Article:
In a red-brick asylum for the criminally insane, 10 men with dangerous minds arrive in a fourth-floor workshop late in the afternoon. They amble in, march in, shuffle in, each man lucid to a degree, though most aren't allowed out of the building unshackled.
They've been locked up for years, even decades, behind the iron fence of St. Elizabeths Hospital, confined to a five-story fortress, a warren of green-tiled hallways, bolted metal doors and cinder block walls glazed institutional tan. All but one live in maximum security.
(Susan Biddle -- The Washington Post)
Mark Melanson, a staff member, nods and smiles as he greets them.
"Hey, guys. How's it going?"
There's gray-haired David Jones, a long-ago medical student, a cordial, animated fellow in shrunken sweat pants. There's old Roger Lee Bailey, keeping to himself as usual, looking gentlemanly in a charcoal sport coat with matching scarf and trousers. There's rotund Alfred Osborne, who says he arrived here sometime in the 1970s and who offers to bring you coffee, his voice thick and deliberate, like a tape on slow-play.
And the others: all "NGBRIs," they're called -- not guilty by reason of insanity, which is true of nearly every patient in John Howard Pavilion, separated by acres of fields from the civil-commitment units of this Southeast Washington mental hospital. In a cramped office in his shop, Melanson runs a finger down a dog-eared list of the men he works with: "Let me see . . . we've got rape, murder, armed robbery, bank robbery, rape, murder, murder, attempted murder . . ."
He looks up. "You won't find, you know, petty larceny in here."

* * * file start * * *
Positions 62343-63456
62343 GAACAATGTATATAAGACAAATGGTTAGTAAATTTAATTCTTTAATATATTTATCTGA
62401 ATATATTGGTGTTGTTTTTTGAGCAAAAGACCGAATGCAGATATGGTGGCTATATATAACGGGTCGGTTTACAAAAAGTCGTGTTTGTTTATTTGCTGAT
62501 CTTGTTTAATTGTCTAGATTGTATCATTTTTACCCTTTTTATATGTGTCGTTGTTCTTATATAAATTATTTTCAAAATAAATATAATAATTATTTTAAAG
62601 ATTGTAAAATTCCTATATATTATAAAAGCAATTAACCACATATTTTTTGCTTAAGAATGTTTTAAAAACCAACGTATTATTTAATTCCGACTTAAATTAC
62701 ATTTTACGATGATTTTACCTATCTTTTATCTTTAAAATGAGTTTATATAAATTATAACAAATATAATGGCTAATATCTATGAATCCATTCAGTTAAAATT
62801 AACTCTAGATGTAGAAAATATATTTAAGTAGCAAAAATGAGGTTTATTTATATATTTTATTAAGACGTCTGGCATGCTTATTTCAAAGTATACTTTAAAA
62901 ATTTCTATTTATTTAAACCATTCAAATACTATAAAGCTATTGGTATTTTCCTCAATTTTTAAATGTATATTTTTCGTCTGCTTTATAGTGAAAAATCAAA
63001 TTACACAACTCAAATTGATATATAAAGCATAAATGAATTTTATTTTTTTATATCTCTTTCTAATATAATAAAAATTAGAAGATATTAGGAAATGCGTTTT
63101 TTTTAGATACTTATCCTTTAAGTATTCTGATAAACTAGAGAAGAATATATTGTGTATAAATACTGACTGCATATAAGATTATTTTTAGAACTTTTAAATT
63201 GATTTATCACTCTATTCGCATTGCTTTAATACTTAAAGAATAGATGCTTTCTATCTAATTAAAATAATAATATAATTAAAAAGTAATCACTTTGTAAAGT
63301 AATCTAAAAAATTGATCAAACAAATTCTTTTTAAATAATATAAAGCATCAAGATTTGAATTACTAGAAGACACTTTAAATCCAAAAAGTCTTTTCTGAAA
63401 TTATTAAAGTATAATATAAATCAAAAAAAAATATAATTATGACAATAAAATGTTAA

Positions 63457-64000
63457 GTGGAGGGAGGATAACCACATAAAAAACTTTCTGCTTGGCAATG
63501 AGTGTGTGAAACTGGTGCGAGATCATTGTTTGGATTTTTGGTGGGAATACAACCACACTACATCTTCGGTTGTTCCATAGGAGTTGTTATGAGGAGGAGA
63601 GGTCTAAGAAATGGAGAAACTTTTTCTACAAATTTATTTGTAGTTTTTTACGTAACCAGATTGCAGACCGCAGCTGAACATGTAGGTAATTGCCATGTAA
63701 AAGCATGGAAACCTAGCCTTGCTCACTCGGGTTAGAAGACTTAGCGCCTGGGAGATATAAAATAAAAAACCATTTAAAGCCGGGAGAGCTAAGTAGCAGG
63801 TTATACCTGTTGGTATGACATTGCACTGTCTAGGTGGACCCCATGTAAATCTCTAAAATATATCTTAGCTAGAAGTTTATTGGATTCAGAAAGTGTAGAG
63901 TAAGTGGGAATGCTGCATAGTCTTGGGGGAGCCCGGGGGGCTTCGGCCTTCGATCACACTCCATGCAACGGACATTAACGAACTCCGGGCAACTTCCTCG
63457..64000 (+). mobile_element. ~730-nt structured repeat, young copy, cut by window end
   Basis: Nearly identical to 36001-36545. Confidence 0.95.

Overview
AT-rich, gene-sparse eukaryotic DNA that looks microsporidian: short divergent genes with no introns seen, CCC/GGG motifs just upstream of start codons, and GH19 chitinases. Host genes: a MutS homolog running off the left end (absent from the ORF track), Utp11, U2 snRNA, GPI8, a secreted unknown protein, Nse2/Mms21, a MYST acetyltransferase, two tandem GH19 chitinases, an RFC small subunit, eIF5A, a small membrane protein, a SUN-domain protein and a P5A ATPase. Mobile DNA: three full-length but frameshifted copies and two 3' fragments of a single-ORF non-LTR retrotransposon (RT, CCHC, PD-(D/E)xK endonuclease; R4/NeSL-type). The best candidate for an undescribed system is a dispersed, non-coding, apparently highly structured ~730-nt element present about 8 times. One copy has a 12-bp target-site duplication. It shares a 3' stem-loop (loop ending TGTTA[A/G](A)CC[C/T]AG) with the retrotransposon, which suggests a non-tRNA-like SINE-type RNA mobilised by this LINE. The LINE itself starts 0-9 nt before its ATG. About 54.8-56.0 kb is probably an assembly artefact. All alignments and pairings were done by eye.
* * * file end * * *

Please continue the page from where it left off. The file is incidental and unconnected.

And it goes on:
He doesn't worry, though. "They've never threatened me in 15 years," he says, and "these new psychotropic meds, they work very well." Besides, the work that the patients do under fluorescent lights in this 12-by-40-foot room -- work that seems maddeningly tedious to the staff -- rivets their attention for 2 1/2 hours a day, four days a week.
"I can't do it," says Melanson. "I get too antsy."
What the men do, for $5.15 an hour, is sort postage stamps -- tens of thousands upon tens of thousands of stamps -- old stamps, new stamps, stamps from the world over, boxes and boxes of stamps, continually gathered and donated by church groups across the country. Melanson says there may be a half-million stamps in the room.
They sit there and sort them, one by one, by country, by age, by type, by issue price, and sell them by mail to philatelists for modest sums, in lots or by the pound. Now and then a stamp turns up that they haven't seen before, and they open a catalogue, check if it's valuable. They've found stamps worth $60, $80, even $240, but not often -- which is okay. To most collectors, stamps don't need to be rare, just interesting to look at.
"Some of these guys, before they started this, they weren't able to focus for 20 minutes on a task," Melanson says. "They're punching at people on the ward and everything. And they come over here, and you see drastic changes in behavior."
Learning the Details
With Gregory English, you have to lean in close to hear what he's saying because he talks rapidly, with few pauses, and tends to keep his voice down.
"I'm a supervisor in this department, the foreign stamp department," he's pleased to say.